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Wednesday, November 27, 2013

POTUS Barack Obama And The "Economy --- Of Words", That Is!

Scott Jennings | Obama's habit of saying anything is destroying trust

When I was a radio news reporter, a mentor taught me a phrase that I still use today. He used to critique my scripts by reminding me of “the economy of words,” which meant using fewer words to tell a more concise story.

I’ve probably said or thought about “the economy of words” thousands of times since I first heard it. It worked in radio, and it is a superb rule to remember in political and business writing.

Until recently, the phrase meant one thing to me — a reminder to eliminate unnecessary prepositional phrases and to be more active and descriptive in my communications. Less is more.

But I’ve been thinking about it in a different way lately. In an economy, there is a currency that theoretically has value. In the economy of words, the words are the currency.

Our political system is an economy of words. What our leaders say, therefore, should have value.

But some politicians entrusted with printing the political economy’s currency are turning the system on its head. Chief among them is President Barack Obama, who is making a nasty and trust-destroying habit out of saying absolutely anything to fit the moment’s politics.

Last week, President Obama added another log to the flip-flop fire with a statement supporting Senate Majority Leader Harry Reid’s “nuclear option,” which changed the long-standing rules of the Senate and dramatically weakened the rights of the political minority.

In 2013, President Obama says the filibuster is a “reckless and relentless tool” used by Republicans to block his nominees.

He was singing a different tune in 2005, though, when he said that “the American people want less partisanship in this town, but everyone in this chamber knows that if the majority chooses to end the filibuster, if they choose to change the rules and put an end to democratic debate, then the fighting, the bitterness, and the gridlock will only get worse.”

President Obama just devalued Sen. Obama’s words.

President Obama’s quest to completely mangle any trust the American people might have had in his words continued over the weekend, as his administration entered into a nuclear deal with Iran.

Earlier this year, making his first visit to Israel as president, Obama said, “The United States stands with Israel because it is in our fundamental security interests to stand with Israel. Our alliance is eternal. It is forever.”

That was in March. In November, Secretary of State John Kerry, last seen getting the equivalent of a diplomatic wedgie from the Russians over Syria, cut a deal with Iran that Israeli Prime Minister Benjamin Netanyahu says is a “historic mistake” that has made the world “much more dangerous, because the most dangerous regime in the world took a meaningful step toward acquiring the most dangerous weapon in the world.”

The value of Obama’s words is not just dropping with the American people, but with America’s allies abroad.

The granddaddy of Obama’s trust-busters is the now infamous claim that, under his health care law, all Americans can keep their insurance plan if they like it. This was an outrageous lie told to sell a bad bill and bolster a re-election campaign. Dozens of congressional Democrats repeated this lie, dutifully following President Obama’s lead.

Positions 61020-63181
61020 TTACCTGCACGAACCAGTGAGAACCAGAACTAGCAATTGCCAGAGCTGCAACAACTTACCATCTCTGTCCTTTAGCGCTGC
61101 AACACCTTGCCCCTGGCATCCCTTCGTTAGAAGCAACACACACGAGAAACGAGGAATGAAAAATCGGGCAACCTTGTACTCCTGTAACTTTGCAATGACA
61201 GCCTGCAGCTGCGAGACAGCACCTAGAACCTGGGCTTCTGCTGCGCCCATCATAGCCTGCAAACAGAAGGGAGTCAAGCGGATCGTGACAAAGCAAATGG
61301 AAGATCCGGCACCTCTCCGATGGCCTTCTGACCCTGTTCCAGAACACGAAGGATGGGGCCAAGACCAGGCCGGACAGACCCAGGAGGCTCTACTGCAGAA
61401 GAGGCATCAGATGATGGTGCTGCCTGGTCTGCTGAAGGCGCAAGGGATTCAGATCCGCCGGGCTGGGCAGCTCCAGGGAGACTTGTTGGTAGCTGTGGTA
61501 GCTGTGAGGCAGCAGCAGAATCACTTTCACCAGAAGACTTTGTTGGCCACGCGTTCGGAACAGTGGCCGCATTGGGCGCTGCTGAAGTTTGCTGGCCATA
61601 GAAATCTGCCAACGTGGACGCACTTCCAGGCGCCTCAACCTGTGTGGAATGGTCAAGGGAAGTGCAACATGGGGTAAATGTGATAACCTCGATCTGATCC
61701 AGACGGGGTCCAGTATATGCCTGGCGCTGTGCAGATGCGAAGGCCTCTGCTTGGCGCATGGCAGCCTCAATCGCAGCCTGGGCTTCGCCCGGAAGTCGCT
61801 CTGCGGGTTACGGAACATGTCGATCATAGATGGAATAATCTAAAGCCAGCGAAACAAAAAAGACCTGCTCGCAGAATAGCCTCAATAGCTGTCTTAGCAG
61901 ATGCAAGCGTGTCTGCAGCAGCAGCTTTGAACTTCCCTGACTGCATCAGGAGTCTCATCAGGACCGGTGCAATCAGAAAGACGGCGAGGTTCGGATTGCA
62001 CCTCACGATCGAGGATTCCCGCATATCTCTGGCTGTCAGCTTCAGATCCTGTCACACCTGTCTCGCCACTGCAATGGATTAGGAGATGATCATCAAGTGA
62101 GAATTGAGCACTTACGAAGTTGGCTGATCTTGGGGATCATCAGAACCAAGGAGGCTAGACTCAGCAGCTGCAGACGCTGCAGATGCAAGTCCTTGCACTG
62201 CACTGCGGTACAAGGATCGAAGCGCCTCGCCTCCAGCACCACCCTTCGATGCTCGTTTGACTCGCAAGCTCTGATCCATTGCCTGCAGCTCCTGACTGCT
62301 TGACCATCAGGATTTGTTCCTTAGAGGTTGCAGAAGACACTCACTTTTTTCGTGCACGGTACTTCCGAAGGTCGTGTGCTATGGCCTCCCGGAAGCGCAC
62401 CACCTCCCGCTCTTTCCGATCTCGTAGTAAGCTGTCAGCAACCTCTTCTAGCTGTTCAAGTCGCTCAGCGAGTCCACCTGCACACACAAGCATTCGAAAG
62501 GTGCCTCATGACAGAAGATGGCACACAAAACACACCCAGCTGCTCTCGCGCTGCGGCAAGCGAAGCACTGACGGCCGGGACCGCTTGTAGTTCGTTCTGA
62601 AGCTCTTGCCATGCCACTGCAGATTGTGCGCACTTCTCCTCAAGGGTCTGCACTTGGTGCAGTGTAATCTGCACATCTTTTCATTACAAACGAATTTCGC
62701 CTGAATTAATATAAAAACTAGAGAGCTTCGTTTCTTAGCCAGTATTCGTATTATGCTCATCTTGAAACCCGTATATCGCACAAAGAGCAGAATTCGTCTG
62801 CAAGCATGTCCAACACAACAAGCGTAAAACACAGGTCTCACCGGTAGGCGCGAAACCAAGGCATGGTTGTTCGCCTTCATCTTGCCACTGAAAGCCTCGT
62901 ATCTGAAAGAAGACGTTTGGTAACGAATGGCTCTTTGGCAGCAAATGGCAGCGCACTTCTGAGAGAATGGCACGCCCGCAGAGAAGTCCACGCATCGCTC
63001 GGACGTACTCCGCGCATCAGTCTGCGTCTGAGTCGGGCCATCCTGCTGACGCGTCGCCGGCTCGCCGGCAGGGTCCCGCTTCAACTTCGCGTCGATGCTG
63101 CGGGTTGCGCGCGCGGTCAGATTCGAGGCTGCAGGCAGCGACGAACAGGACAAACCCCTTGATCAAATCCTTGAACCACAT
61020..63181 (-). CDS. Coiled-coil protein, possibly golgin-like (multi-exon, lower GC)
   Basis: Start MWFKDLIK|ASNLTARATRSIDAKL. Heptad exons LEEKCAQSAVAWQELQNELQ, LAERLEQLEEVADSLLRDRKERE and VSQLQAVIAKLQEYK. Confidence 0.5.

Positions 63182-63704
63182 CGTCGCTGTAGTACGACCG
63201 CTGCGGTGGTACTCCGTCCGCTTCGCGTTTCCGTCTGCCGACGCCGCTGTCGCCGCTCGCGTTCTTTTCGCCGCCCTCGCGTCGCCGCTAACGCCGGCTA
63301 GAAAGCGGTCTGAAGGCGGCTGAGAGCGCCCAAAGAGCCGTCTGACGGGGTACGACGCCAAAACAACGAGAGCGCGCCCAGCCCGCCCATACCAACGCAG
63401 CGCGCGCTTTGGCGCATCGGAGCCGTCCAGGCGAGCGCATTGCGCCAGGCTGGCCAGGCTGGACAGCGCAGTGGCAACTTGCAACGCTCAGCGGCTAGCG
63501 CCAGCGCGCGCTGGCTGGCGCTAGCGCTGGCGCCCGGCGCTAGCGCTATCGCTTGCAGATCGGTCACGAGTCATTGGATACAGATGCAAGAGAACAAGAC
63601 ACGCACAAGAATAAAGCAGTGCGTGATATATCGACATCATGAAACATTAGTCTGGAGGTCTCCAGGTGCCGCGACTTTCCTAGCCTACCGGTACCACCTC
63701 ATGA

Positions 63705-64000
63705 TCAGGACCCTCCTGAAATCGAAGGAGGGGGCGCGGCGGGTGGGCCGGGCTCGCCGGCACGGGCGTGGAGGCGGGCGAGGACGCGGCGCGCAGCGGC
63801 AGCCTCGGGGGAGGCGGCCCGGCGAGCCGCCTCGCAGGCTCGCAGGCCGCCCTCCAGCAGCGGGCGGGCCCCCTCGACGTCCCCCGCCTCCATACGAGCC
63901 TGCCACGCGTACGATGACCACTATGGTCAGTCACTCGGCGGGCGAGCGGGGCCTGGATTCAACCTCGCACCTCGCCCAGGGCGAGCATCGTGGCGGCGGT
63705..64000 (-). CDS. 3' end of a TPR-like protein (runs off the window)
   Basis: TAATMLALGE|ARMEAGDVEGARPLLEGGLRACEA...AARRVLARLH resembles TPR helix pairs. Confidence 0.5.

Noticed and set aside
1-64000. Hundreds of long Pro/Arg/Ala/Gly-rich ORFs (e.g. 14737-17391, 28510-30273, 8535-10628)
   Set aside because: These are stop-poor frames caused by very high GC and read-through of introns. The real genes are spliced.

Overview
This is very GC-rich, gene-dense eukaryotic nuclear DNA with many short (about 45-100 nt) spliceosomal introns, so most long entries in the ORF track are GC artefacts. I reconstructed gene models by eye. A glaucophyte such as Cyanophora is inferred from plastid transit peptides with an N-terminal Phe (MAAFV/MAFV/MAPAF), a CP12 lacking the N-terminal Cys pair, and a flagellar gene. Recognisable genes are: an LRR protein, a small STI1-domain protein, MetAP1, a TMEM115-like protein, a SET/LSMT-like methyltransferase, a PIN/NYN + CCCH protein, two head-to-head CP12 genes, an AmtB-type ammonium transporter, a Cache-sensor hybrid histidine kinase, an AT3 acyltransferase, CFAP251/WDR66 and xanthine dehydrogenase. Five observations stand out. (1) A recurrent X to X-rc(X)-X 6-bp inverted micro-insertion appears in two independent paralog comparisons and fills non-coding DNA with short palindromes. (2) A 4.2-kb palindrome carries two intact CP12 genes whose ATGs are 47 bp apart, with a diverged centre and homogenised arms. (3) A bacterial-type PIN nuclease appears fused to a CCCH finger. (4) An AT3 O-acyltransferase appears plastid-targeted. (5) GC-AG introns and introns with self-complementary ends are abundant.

We now know, thanks to NBC News, that President Obama wasn’t telling the truth and that his “administration knew that more than 40 to 67 percent of those in the individual market would not be able to keep their plans, even if they liked them.”

Not only was President Obama wrong, but it seems clear that he purposefully misled people. Now, a year after defeating Mitt Romney, a national survey of 2012 Obama supporters found that nearly one-quarter of them would not have voted for his re-election if they had known the truth about that claim.

President Obama’s job approval ratings are now the lowest of his presidency. In fact, the average of the eight most recent national job approval surveys shows that just over 40 percent of people approve of Obama versus 55 percent who disapprove. Some surveys have him in the 30s.

But it is more than just his policy decisions or his use of website technology straight out of 1993 that is driving down the president’s numbers. It’s that his words no longer have value and that people just don’t trust him anymore. As the Righteous Brothers would say, the voters have lost that loving feeling.

President Obama was swept into office on soaring rhetoric, the delivery of which was so acclaimed that it gave the words and the man himself more credibility than a relatively untested politician deserves. How ironic that the same president finds his oratorical ability insufficient to assuage the hurt feelings and broken trust millions now feel toward his time in office.

It goes beyond his policy decisions. Words matter. They have value, unless you repeatedly use them duplicitously. Eventually, that practice catches up with you. It caught up with President Obama a full three years before he leaves office, which is going to make for a politically long and lonely second term in the White House.

Scott Jennings is a partner in RunSwitch Public Relations, and former deputy White House political director under President George W. Bush. He was a staff member on Mitch McConnell’s ‘02 and ‘08 re-election campaigns. His column appears every third Wednesday. He can be reached at

Editor's comment: I found out RATHER QUICKLY during his first term that POTUS in not trustworthy and i abandoned hope for change. He promised better, and we got screwed.

But then again who is the one politician who can be trusted -- really?!

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